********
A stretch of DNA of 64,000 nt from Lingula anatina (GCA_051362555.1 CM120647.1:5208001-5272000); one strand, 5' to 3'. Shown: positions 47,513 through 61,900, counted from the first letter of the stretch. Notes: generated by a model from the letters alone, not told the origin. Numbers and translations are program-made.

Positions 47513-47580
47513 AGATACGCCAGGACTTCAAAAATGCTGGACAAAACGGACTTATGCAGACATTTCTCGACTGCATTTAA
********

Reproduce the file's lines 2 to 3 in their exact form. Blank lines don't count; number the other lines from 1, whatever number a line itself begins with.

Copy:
Positions 47513-47580
47513 AGATACGCCAGGACTTCAAAAATGCTGGACAAAACGGACTTATGCAGACATTTCTCGACTGCATTTAA